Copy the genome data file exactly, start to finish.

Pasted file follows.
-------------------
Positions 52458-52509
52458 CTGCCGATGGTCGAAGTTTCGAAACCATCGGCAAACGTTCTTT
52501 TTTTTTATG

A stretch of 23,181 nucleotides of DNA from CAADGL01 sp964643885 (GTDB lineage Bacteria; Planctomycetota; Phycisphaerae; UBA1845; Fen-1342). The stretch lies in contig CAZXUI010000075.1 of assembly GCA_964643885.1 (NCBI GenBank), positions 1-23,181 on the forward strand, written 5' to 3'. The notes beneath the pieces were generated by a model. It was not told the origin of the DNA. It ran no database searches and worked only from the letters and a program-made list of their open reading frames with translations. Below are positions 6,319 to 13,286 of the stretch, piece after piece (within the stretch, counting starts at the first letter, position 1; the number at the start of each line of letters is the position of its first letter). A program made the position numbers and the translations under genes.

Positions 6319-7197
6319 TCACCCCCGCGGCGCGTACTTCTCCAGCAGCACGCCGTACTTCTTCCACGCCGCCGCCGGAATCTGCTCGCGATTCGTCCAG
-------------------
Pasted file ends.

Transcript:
Positions 52458-52509
52458 CTGCCGATGGTCGAAGTTTCGAAACCATCGGCAAACGTTCTTT
52501 TTTTTTATG

A stretch of 23,181 nucleotides of DNA from CAADGL01 sp964643885 (GTDB lineage Bacteria; Planctomycetota; Phycisphaerae; UBA1845; Fen-1342). The stretch lies in contig CAZXUI010000075.1 of assembly GCA_964643885.1 (NCBI GenBank), positions 1-23,181 on the forward strand, written 5' to 3'. The notes beneath the pieces were generated by a model. It was not told the origin of the DNA. It ran no database searches and worked only from the letters and a program-made list of their open reading frames with translations. Below are positions 6,319 to 13,286 of the stretch, piece after piece (within the stretch, counting starts at the first letter, position 1; the number at the start of each line of letters is the position of its first letter). A program made the position numbers and the translations under genes.

Positions 6319-7197
6319 TCACCCCCGCGGCGCGTACTTCTCCAGCAGCACGCCGTACTTCTTCCACGCCGCCGCCGGAATCTGCTCGCGATTCGTCCAG